Fed pause? Why the stock market may suffer a classic ‘sell the news’ response.

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The U.S. stock-market rally is on an “unsustainable” near-term trajectory, leaving it vulnerable to a pullback Wednesday if the Federal Reserve, as expected, holds interest rates steady, a top Wall Street technician warned.

“Markets are on a torrid pace this week in anticipation of a Fed pause today. We suspect it to be a classic sell the news event, as the trajectory has become near‐term unsustainable,” said Jeff deGraaf, chairman and head of technical research at Renaissance Macro Research, in a Wednesday morning note.

DeGraaf, who remains bullish on the market overall, is referring to the popular trading adage, “buy the rumor, sell the news.” It holds that markets rally in anticipation of a positive event, then tend to pull back after the event occurs because it has already been priced in.

The Federal Reserve is widely expected to leave its fed-funds rate at 5% to 5.25% when it announces the outcome of its two-day policy meeting at 2 p.m. Eastern. That will mark the first pause since the central bank began aggressively lifting rates from near zero in March 2022.

Fed Chair Jerome Powell will hold a news conference at 2:30 p.m.

See: Skip, pause or hike? A guide to what is expected from the Fed

Fed-funds futures traders have priced in a roughly 60% chance of another 25 basis point rate increase in July, according to the CME FedWatch tool.

Market expectations for a pause, followed by perhaps one more hike, have been credited with a rally that saw the S&P 500 post a 4.5% month-to-date rally, with the large-cap benchmark last week exiting its longest bear market since 1948. The S&P 500 and Nasdaq Composite on Tuesday ended at their highest since April 2022. The Dow Jones Industrial Average has gained 4% so far in June.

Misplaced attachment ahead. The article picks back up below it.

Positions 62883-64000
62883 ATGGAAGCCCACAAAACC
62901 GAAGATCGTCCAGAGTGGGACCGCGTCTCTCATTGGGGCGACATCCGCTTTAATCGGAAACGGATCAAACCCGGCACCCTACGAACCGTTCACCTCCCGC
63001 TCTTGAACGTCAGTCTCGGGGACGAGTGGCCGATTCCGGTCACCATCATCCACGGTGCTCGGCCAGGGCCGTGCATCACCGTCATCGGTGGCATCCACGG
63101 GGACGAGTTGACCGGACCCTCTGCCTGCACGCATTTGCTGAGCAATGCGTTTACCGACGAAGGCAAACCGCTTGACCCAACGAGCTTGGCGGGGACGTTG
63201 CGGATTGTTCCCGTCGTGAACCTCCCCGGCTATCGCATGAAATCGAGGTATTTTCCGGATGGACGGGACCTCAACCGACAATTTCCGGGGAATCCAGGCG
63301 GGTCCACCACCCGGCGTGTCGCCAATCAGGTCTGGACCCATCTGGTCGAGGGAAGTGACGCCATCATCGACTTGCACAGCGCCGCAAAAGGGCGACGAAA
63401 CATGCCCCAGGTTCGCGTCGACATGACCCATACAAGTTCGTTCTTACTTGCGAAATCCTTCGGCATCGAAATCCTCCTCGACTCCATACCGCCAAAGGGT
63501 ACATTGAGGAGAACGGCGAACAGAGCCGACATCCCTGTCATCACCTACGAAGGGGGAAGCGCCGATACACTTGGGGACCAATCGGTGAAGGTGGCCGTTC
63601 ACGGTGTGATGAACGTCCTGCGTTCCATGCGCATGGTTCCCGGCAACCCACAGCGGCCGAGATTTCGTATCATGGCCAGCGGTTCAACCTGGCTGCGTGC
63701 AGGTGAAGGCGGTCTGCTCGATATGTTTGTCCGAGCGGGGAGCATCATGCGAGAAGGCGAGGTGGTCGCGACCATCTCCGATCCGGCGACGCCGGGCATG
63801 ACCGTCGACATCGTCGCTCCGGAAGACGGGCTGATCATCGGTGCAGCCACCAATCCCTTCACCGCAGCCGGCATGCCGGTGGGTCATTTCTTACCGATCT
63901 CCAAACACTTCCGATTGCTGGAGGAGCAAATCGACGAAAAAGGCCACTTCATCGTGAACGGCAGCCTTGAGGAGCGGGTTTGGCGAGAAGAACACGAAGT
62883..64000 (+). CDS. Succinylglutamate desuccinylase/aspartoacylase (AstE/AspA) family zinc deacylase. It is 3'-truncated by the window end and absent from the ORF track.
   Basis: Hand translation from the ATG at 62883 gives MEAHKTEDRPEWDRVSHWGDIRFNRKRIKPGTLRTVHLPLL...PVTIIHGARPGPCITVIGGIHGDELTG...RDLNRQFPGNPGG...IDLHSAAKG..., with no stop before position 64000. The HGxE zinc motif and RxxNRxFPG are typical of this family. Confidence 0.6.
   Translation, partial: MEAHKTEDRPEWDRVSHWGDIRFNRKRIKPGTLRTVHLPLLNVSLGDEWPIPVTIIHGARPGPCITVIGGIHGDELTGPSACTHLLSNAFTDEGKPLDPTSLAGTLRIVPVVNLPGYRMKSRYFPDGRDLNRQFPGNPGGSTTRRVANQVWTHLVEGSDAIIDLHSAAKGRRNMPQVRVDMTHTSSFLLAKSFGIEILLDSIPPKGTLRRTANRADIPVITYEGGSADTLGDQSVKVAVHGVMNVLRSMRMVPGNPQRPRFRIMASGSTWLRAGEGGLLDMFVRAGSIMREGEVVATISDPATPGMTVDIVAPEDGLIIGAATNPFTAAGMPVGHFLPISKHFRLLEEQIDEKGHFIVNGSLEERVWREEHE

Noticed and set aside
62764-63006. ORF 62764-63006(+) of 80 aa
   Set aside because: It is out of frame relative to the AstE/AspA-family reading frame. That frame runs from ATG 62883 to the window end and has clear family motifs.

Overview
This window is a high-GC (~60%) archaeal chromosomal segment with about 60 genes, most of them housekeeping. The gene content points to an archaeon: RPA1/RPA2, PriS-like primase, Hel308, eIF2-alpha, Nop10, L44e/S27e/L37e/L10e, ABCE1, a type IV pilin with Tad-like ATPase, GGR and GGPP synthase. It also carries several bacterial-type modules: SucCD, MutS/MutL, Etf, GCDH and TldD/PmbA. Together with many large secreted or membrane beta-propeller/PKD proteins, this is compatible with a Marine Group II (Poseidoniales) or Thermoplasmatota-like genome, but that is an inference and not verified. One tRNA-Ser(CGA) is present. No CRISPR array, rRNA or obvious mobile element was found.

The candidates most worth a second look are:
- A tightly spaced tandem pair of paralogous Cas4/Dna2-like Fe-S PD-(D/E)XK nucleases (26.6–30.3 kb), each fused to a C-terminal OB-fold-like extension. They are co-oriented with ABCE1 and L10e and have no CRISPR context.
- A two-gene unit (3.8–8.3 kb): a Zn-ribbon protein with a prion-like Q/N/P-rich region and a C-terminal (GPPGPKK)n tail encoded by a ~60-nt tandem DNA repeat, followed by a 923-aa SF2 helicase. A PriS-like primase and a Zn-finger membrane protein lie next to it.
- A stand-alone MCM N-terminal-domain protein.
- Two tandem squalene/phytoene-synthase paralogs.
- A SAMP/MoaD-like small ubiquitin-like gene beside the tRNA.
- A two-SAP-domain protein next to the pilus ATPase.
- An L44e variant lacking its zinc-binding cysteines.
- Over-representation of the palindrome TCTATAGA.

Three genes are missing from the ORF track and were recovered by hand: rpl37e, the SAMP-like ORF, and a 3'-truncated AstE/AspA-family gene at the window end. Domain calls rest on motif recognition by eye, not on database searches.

Stocks were in a holding pattern Wednesday ahead of the Fed decision.

Meanwhile, the put/call ratio — a gauge used to measure trader sentiment toward the market — has fallen, signaling increased optimism. Puts are options that give the holder the right, but not the obligation, to sell the underlying asset at a set price by a certain date; calls are options that allow the holder to buy. Extreme readings are viewed as a contrarian indicator.

“The put/call ratio has contracted, but not to dangerous levels, but enough to warrant some sobriety,” deGraaf said (see chart above).

The biggest risk to RenMac’s bullish market call comes from nominal Treasury yields, he said.

The 10-year Treasury yield stood at 3.778% on Wednesday morning. It traded below 3.3% earlier this year, after peaking last year above 4.2%. A sharp spike in yields last year as the Fed tightened monetary policy accompanied last year’s bear-market selloff in stocks.

DeGraaf said somewhere above 3.85% is where history shows that yields have statistically started to undercut forward returns for the S&P 500 companies.

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